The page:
It was an up and down season. Win one week, lose the next. The Bulldogs looked like champions some Saturdays, exploding for high point totals, but on days when point production was off, the defense gave up so many points, that it resembled season totals. Five teams (Oregon State, Mississippi State, Vanderbilt, Houston and Georgia Tech scored thirty or more points on the Bulldogs.) Erk Russell, defensive coordinator, admitted that it was “embarrassing.”
[su_spacer size=”40″] With a 6-5 record, Georgia, nonetheless, received an invitation to play in the old Tangerine Bowl—which became the Citrus Bowl. That turned out to be salt in the wound. Miami of Ohio defeated the Bulldogs 21-10 and brought about a fiery speech in the locker room by Vince Dooley that was a graphic castigation of the poor performance during the season and a forecast of how different it was going to be. “Get ready for the spring boys,” was his message. “There’s going to be some head knocking fundamentals.” Or something like that. He didn’t spell it out, but what he literally meant was that it was going to be an — kicking atmosphere all spring.
[su_spacer size=”40″] Vince got it right, and 1975 was a turnaround point for his program. It would segue into a championship the next season. The ‘75 Dawgs fell in the opener to Pittsburgh but lost only one conference game (to Ole Miss in Oxford). On Grant Field Thanksgiving night, the Bulldogs gave a spring practice style — kicking to Georgia Tech 42-26.
[su_spacer size=”40″] The stage was being set for a banner year in 1976. Ray Goff became established in Pace’s Veer option, Erk’s defense held teams to point totals like 7, 12, 17, 10, and there were four shutouts. What an about face!! High times had returned for the “bend but don’t break” advocate who used the embarrassment of 1974 as motivation even in the ’76 season.
[su_spacer size=”40″] When Alabama came to Athens in ‘76, the Tide was once defeated (losers to Ole Miss in their opening game 10-7 in Jackson). Bear Bryant was still in his heyday, and Alabama was still Alabama. The town and the student-body were primed for an unforgettable weekend.
[su_spacer size=”40″] While it isn’t anything to boast about, the students were keen on making Alabama as miserable as possible. They succeeded. The visitor’s team headquarters was the Holiday Inn. Sportswriters from the “Heart of Dixie,” state complained about no sleep as horns blew all night and student taunting peaked early on and remained constant into the wee hours.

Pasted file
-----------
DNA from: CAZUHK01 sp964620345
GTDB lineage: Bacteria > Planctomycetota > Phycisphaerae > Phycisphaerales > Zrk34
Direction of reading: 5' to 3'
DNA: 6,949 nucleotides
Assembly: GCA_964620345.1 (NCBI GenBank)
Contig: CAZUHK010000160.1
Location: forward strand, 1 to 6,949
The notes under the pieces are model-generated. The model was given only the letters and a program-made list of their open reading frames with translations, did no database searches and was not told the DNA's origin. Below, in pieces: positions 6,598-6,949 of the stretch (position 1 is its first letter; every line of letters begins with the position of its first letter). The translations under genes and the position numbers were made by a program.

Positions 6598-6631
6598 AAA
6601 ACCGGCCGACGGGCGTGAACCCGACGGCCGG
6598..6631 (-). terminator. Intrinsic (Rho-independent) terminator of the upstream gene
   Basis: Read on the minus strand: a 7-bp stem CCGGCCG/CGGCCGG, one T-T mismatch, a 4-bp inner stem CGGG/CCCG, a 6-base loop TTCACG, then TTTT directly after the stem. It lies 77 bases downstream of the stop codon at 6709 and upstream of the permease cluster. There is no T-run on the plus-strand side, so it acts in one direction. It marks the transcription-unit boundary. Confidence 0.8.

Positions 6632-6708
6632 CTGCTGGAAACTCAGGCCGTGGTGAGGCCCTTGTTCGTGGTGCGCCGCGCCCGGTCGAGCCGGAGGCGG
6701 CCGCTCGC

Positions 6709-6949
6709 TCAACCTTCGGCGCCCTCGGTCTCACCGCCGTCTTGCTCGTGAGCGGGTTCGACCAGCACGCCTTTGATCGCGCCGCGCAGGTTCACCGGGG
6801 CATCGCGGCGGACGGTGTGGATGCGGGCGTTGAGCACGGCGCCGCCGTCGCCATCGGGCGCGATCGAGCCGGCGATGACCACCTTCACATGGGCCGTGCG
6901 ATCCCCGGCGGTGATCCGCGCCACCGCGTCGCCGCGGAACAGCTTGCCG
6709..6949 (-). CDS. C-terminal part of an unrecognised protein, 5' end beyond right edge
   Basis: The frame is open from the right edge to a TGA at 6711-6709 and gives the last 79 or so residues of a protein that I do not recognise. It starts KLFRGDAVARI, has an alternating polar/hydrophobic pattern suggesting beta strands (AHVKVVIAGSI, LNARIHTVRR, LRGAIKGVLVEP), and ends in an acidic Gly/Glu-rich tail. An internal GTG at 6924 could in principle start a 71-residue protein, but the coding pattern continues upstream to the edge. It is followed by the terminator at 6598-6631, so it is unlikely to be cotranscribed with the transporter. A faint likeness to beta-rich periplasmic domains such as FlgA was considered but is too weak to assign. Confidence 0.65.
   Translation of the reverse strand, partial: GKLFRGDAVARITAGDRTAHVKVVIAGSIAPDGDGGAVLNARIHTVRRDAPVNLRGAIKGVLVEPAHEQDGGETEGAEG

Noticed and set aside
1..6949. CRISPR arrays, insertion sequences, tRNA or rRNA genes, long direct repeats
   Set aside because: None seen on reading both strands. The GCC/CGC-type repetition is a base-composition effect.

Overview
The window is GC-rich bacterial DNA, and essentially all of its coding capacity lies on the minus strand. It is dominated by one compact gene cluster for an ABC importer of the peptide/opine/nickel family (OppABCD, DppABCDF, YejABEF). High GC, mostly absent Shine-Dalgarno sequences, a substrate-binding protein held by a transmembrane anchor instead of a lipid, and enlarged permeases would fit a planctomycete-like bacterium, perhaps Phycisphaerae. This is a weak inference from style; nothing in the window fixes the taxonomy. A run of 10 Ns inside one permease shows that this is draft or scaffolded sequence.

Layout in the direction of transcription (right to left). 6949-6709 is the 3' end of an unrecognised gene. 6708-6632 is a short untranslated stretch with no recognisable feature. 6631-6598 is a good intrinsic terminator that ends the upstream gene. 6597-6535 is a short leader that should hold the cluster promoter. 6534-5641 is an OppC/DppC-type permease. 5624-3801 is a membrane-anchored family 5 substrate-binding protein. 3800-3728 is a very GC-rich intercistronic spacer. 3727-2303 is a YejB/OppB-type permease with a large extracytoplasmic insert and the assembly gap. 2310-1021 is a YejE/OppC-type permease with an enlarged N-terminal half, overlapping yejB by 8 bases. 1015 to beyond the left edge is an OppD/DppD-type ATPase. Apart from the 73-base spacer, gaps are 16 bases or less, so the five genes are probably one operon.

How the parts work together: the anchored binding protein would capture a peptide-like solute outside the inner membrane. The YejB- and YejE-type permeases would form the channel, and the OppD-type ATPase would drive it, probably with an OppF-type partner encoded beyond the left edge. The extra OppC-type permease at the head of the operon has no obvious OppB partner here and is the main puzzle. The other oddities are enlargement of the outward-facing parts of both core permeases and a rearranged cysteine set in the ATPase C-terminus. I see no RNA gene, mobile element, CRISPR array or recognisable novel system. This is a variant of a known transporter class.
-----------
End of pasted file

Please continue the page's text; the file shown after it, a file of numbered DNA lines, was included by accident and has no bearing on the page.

[su_spacer size=”40″] The writers reported that the Tide players pulled mattresses out into the halls of the motel to try to find peace and quiet. That weekend experience led to visiting teams choosing to stay at motel locations away from Athens.
To say that the community was “jacked,” would be an understatement. Never has so few raised so much hell. With Georgia winning 21-0, the students appeared to be trying to set a Guinness record for raucous behavior.
[su_spacer size=”40″] There were reports that most of the revelers never went to bed Saturday night. The party lasted through Sunday. Then Monday, then Tuesday. Classrooms were empty. Many professors called off class. You couldn’t drive down Milledge Avenue, fraternity row, without severe interruption. That may well have been the most demonstrative post game celebration ever in the Classic City. Someone remembered that a farmer came down Milledge Ave. (going north) with a trailer load of hay. When he reached the dead end at Prince Ave., there was no hay remaining on his trailer.
[su_spacer size=”40″] Here is how John Addison, former Co-CEO of Primerica remembers the weekend.
[su_spacer size=”40″] One night recently at Hugh Atchison’s handsome Five and Ten restaurant at 1073 South Milledge, Jeff was recalling the Alabama victory celebration and suddenly exclaimed. “I remember that this exact location was an old house, which was rented by the aforementioned Stan Clark. He brought PowerAde coolers and ice from the training room and threw the biggest party I ever saw on campus. Coeds were out drinking the guys, dancing on tables—I can’t imagine the nation celebrating any more wildly following VE day in 1945.”